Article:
For Immediate Release
March 19, 2013
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Hatch Statement at Finance Committee Hearing Examining the Obama Administration’s Trade Agenda

WASHINGTON – U.S. Senator Orrin Hatch (R-Utah), Ranking Member of the Senate Finance Committee, today delivered the following opening statement at a committee hearing examining the Obama Administration’s trade agenda for 2013:

Mr. Chairman, thank you for holding today’s hearing. As I’m sure you’d agree, congressional oversight is critical to ensuring transparency and accountability in the Executive Branch.  So, I appreciate this opportunity to talk with the Administration in a public forum about their trade agenda.
 
International trade is critical to our economy.  Trade supports more than 38 million jobs in the United States.  

But we can do better.  

Ninety-five percent of the world’s customers live outside the United States and they account for 92 percent of global economic growth and 80 percent of the world’s purchasing power.  If we are going to access these customers, we need an aggressive trade policy and the tools to help put that policy in place.

Our record of bipartisan cooperation on trade is strong.  

During the last Congress we worked together to pass seven trade bills, including our long-stalled free trade agreements with Colombia, Panama and South Korea.  We also worked closely together to develop legislation to grant permanent normal trade relations for Russia while holding Russia accountable for its actions.  I am hopeful we will be able to look back on a similar record of success at the end of the 113th Congress.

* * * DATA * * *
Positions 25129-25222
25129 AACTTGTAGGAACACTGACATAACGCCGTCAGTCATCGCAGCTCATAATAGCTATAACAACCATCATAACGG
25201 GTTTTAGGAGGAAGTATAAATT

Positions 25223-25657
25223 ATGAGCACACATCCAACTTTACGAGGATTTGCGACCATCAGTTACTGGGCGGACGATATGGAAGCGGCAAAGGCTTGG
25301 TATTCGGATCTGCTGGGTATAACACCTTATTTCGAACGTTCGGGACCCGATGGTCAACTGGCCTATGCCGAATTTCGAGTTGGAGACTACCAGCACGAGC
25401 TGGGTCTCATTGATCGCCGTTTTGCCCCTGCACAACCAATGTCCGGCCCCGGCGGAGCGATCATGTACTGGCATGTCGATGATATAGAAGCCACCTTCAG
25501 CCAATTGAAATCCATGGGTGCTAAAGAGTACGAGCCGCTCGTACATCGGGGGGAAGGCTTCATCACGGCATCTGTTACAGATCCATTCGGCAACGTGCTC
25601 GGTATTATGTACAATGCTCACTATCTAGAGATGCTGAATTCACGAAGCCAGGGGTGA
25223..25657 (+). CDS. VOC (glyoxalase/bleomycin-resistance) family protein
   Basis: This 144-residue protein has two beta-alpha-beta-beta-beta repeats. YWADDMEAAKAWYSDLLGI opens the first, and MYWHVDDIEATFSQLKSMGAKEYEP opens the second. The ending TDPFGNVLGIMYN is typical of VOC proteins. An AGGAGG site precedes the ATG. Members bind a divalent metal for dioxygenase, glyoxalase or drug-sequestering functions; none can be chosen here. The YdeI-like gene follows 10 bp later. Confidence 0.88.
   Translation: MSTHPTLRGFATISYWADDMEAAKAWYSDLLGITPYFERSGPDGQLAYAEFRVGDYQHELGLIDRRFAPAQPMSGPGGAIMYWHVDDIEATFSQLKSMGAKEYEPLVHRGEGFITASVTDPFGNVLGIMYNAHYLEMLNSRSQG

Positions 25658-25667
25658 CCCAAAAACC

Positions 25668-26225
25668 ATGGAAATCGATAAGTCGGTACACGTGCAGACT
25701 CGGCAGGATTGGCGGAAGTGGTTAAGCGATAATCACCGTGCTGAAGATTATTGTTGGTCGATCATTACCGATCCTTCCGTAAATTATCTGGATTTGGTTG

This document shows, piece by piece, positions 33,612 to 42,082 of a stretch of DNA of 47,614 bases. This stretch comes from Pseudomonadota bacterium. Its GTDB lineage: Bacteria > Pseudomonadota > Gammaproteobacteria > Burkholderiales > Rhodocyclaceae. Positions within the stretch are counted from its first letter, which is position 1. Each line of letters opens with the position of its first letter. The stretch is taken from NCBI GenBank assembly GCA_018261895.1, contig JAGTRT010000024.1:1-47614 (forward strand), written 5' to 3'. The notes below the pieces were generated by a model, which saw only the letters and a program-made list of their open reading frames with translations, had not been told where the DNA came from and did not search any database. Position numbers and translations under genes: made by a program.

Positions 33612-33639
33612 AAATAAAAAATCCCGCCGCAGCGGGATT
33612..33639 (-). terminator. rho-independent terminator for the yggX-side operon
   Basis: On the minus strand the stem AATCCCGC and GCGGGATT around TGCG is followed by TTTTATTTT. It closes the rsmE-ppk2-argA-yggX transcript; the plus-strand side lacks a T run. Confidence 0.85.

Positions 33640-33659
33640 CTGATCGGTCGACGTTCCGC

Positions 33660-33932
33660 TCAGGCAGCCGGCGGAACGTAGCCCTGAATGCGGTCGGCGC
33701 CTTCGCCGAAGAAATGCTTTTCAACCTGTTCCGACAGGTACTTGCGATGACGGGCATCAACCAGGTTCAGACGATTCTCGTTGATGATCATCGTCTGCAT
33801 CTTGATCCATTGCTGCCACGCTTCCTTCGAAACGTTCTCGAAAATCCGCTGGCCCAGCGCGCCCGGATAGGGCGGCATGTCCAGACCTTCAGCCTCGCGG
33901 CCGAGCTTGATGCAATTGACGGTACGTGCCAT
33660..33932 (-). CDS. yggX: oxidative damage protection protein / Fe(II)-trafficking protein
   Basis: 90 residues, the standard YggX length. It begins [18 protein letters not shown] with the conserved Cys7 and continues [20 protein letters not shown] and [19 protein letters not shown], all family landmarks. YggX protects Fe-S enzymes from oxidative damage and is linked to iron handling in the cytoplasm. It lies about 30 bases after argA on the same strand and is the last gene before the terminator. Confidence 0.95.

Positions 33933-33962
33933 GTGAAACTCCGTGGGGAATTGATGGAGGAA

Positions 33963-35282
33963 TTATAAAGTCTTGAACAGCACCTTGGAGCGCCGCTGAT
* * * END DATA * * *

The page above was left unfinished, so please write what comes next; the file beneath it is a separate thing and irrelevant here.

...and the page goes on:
There certainly is reason for hope.  

The Administration is forging ahead to complete negotiations for a Trans-Pacific Partnership agreement this year.  

They also recently announced their intention to launch negotiations with the European Union on a comprehensive trade agreement.  

Furthermore, expansion of the Information Technology Agreement, which would lower taxes and tariffs on information technology products to zero, and conclusion of an agreement on trade facilitation hold great promise.

Conclusion of an International Services Agreement could also expand opportunities for U.S. workers and job-creators.  The United States is a dynamic service provider.  Unfortunately, to date, U.S. exports of services have not even come close to reaching their full potential.  This agreement could increase trade in services by another $600 billion per year.

These are all ambitious undertakings and, if successful, they will make a major contribution to U.S. economic growth.  

Our future does indeed look bright.  

But there are also a few significant storm clouds on the horizon.  

Many of the toughest parts of the Trans-Pacific Partnership negotiation have yet to be resolved, including market access for dairy, sugar, and textiles.  The Administration is still contemplating including product-specific carve-outs within the agreement, a dangerous proposal that could be used as a precedent  to exclude other products from coverage in this and future agreements, thereby diluting their commercial benefits.  Such an irresponsible proposal threatens to undermine decades of U.S. trade policy for no discernible purpose.